Oxidative stress and depressive symptoms in older adults: A magnetic resonance spectroscopy study

Shantel L. Duffy*, Jim Lagopoulos, Nicole Cockayne, Daniel F. Hermens, Ian B. Hickie, Sharon L. Naismith

*Corresponding author for this work

Research output: Contribution to journalArticlepeer-review

32 Citations (Scopus)


Major depression is common in older adults and associated with greater health care utilisation and increased risk of poor health outcomes. Oxidative stress may be implicated in the pathophysiology of depression and can be measured via the neurometabolite glutathione using proton magnetic resonance spectroscopy (1H-MRS). This study aimed to examine the relationship between glutathione concentration and depressive symptom severity in older adults 'at-risk' of depression. In total, fifty-eight older adults considered 'at-risk' of depression (DEP) and 12 controls underwent 1H-MRS, medical and neuropsychological assessments. Glutathione was measured in the anterior cingulate cortex (ACC), and calculated as a ratio to creatine. Depressive and anxiety symptoms were assessed using the Hospital Anxiety and Depression Scale (HADS). Compared to controls, DEP patients had increased glutathione/creatine ratios in the ACC (t=2.7, p=0.012). In turn, these increased ratios were associated with greater depressive symptoms (r=0.28, p=0.038), and poorer performance on a verbal learning task (r=-0.28, p=0.040). In conclusion, depressive symptoms in older people are associated with increased glutathione in the ACC. Oxidative stress may be pathophysiologically linked to illness development and may represent an early compensatory response. Further research examining the utility of glutathione as a marker for depressive symptoms and cognitive decline is now required.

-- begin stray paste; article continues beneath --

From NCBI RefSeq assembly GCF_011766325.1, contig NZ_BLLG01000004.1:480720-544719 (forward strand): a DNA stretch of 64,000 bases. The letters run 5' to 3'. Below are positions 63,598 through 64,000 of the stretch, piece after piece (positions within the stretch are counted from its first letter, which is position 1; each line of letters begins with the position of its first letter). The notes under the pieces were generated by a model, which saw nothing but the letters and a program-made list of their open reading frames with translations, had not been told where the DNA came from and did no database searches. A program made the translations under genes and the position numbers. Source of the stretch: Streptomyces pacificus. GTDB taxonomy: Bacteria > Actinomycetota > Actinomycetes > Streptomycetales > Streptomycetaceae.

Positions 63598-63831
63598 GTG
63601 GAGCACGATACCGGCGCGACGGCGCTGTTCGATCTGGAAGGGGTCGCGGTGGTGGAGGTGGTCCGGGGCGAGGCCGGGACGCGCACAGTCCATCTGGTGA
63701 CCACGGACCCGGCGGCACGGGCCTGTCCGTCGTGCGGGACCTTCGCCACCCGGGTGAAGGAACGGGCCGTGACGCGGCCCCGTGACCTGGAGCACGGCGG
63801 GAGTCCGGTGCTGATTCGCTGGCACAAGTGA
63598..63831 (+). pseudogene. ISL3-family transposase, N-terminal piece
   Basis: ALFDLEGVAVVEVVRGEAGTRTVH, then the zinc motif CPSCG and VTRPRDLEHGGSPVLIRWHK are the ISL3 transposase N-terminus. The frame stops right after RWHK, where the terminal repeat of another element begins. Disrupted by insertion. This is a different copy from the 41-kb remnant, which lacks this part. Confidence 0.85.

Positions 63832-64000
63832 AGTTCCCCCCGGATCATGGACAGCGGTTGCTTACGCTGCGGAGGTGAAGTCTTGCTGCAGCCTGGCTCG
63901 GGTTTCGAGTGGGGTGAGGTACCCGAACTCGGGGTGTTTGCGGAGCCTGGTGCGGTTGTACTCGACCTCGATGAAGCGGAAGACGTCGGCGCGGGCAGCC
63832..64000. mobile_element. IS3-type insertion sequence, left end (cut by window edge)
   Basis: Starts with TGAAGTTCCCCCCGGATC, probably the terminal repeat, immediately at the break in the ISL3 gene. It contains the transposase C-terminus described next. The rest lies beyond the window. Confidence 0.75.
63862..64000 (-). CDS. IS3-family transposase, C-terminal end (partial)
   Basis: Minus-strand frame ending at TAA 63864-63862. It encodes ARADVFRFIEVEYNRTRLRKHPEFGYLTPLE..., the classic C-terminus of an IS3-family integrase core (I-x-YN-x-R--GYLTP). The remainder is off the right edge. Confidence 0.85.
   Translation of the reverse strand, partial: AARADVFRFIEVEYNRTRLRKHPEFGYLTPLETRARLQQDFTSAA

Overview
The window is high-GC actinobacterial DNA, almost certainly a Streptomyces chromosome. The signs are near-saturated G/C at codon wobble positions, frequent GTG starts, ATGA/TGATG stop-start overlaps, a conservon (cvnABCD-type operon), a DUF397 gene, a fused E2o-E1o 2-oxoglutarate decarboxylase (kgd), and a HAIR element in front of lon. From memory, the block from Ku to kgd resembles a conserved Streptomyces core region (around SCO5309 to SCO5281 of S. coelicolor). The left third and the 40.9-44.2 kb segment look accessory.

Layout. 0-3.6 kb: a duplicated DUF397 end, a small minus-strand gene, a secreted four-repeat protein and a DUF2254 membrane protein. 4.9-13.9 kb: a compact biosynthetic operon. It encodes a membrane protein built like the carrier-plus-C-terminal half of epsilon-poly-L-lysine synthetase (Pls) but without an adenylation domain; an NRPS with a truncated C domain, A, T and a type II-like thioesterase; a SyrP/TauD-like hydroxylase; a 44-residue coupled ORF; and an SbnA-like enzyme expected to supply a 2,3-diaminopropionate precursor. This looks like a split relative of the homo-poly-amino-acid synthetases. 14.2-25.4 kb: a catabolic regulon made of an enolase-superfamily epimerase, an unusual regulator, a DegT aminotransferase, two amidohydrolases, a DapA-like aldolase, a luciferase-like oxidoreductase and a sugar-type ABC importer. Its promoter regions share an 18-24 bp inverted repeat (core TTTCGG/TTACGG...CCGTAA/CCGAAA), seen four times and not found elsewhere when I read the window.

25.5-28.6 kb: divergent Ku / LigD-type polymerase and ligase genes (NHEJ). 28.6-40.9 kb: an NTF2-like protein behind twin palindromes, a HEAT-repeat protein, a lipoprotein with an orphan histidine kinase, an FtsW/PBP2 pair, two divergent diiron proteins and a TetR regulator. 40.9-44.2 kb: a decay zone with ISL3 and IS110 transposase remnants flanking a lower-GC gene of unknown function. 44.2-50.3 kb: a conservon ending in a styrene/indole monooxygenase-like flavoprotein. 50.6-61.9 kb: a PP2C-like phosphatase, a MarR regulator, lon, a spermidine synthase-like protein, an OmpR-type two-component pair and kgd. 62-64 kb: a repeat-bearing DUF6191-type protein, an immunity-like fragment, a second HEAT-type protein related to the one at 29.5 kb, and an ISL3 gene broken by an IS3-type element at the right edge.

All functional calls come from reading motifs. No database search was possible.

Original languageEnglish
Pages (from-to)29-35
Number of pages7
JournalJournal of Affective Disorders
Publication statusPublished - 15 Jul 2015
Externally publishedYes


  • Anterior cingulate cortex
  • Depression
  • Glutathione
  • Oxidative stress
  • Proton magnetic resonance spectroscopy


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